April 3, 2020
By Matt Beienburg

COVID-19 has claimed thousands of lives, rocked global economic activity, and shuttered school systems en masse. Yet amid the outbreak of this highly contagious pathogen, one strain of our society has proven wholly immune to its bite: the American spirit of ingenuity—not only in science and supply chains, but also in education. And we must encourage our leaders in K-12 policy to sustain this spirit.

This past week, U.S. Secretary of Education Betsy DeVos praised the creativity of school leaders across the country, who have risen to the current challenge with out-of-the-box thinking like retooling thousands of buses to serve as mobile Wi-Fi hotspots to deliver internet connectivity to students in need. 

At the same time, DeVos pitched an idea of “microgrants” to both teachers and students to further support their instruction. As Education Week reported following the White House press conference: “The grants could be used to fund materials needed for home-based learning, like computers or software, internet access, or instructional materials. They could also support educational services like therapies for students with disabilities, tuition and fees for a public or private online learning course or program, and educational services provided by a private or public school, or tutoring, spokesperson Angela Morabito said in an email.”

Regrettably greeted with scorn by union bosses at the National Education Association (NEA), this language largely mirrors the educational flexibility provided by existing education savings account (ESA) programs in Arizona, Florida, Mississippi, North Carolina, and Tennessee. More importantly, it recognizes that—especially in a time where solutions are being desperately cobbled together based on individual circumstance and need—giving students and educators more opportunities might be a good thing.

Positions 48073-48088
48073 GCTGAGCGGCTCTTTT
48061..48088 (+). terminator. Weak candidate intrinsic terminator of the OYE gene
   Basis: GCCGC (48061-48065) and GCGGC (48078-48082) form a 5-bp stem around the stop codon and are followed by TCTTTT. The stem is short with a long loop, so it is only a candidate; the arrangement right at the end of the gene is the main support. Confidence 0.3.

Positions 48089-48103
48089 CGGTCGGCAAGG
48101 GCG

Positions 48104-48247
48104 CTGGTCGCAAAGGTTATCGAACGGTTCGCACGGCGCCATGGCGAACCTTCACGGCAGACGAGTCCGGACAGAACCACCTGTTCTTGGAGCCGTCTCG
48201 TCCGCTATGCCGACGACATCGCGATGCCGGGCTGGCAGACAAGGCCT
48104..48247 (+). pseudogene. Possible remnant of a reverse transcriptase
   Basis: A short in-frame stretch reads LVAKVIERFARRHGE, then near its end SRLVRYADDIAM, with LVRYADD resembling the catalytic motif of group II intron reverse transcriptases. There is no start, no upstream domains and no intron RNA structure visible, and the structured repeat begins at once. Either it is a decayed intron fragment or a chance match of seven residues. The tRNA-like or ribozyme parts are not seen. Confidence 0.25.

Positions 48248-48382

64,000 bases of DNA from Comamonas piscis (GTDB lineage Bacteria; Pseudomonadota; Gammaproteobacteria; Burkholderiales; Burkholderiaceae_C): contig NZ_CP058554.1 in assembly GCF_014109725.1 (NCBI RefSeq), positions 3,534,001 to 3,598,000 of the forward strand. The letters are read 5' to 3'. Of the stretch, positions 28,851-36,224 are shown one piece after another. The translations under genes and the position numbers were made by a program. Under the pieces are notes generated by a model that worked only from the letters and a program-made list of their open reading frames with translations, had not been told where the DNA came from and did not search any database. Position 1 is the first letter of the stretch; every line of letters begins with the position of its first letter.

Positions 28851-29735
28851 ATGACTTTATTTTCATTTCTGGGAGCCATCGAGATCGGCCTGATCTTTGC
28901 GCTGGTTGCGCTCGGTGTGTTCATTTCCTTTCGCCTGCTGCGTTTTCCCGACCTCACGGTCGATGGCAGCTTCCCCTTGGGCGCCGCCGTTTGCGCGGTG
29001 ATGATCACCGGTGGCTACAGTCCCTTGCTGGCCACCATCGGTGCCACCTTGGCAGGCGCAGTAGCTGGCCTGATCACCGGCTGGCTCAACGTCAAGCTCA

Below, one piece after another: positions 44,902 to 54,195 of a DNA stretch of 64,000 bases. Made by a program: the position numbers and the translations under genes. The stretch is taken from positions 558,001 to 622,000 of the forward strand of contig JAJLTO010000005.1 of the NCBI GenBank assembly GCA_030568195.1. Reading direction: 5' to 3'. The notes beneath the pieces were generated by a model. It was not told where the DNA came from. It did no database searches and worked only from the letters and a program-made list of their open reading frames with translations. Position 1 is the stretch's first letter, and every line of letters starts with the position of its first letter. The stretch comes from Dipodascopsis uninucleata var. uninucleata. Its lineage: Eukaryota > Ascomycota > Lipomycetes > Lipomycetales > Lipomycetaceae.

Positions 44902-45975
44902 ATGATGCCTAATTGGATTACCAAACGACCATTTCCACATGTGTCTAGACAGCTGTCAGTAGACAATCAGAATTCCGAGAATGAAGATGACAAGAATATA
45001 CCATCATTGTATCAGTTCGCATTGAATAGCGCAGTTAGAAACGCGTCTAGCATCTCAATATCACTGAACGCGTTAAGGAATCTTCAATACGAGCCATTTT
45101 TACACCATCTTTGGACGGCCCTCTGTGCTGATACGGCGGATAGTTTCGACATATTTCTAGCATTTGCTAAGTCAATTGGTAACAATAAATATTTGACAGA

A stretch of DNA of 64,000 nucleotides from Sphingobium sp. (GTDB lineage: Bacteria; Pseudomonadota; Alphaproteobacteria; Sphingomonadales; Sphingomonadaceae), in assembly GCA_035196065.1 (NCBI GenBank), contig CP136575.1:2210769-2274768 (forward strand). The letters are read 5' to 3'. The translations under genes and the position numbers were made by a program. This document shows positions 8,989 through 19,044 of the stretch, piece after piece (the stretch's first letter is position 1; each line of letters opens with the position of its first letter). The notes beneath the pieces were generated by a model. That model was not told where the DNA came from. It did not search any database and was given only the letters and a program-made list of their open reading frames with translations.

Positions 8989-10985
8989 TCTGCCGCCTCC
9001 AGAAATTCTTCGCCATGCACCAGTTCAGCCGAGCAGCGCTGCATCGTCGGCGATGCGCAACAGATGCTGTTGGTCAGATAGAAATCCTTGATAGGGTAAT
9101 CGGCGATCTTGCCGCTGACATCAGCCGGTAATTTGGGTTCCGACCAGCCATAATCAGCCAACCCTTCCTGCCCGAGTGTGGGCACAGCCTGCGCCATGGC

Such a program need not erode the primacy of states and localities in providing K-12 education. Rather, states themselves should look to offer this sort of flexibility to complement their coronavirus response strategies. 

In Arizona, for example, the state’s emergency education legislation states that “[f]or fiscal year 2020-2021, a public school student who takes an online course during June or July 2020 may generate up to a total of 1.25 average daily membership”—that is, an extra 25% of base formula funding from the state, meaning over $1,000 per student.   

The logic here is sound and well-meaning: Students whose instruction has been disrupted this spring might benefit from more intensive education over the summer. But why should online enrollment be privileged over other forms of education such as tutoring or the purchase of books or offline learning software, particularly among students struggling to get connected to the web?

Especially if the breakthroughs in rapid coronavirus testing and other developments allow some return to normalcy by the summer, there seems little reason to reward only a specific type of educational delivery with more generous funding.

Others experts such as Lindsey Burke at the Heritage Foundation and Liv Finne at the Washington Policy Center have highlighted the potential value of education savings accounts amid the current tempest. Now, states—with the flexibility to craft their own legislation or perhaps develop programs through the $3 billion Governors Emergency Education Relief Fund, for example—could explore integrating a microgrant-type concept into the funding that’s about to flow to and through state and local education agencies to ultimately serve students.

Obviously, such a program would bring with it various logistical steps to solve—like the delivery mechanism of the funds, what purchases would be allowed, etc. But considering that Congress just greenlit roughly $15 billion for K-12 schools with open-ended spending authority, and the federal government is in the process of cutting $1,200 checks to American adults with an extra $500 per child, it would seem curious to veto the idea of flexible education funds for a lack of bureaucratic oversight. Moreover, existing platforms such as ClassWallet, which now serves Arizona’s ESA program, could perhaps be scaled up to quickly accommodate a larger number of accounts while leveraging the purchasing rules already being implemented within the program.

Indeed, with a rapidly growing number of states that have closed their school buildings through May, if not the entire school year, policymakers and educators may find themselves increasingly forced into one of two camps: those who are seeking to continue supporting students’ education via whatever patchwork of solutions is necessary—or those who think it better to suspend all learning in the name of equity and uniformity.

The successful track record of school choice programs in serving students most in need should make clear which of these camps deserves the support and ingenuity of policymakers.

Matt Beienburg is the Director of Education Policy at the Goldwater Institute.

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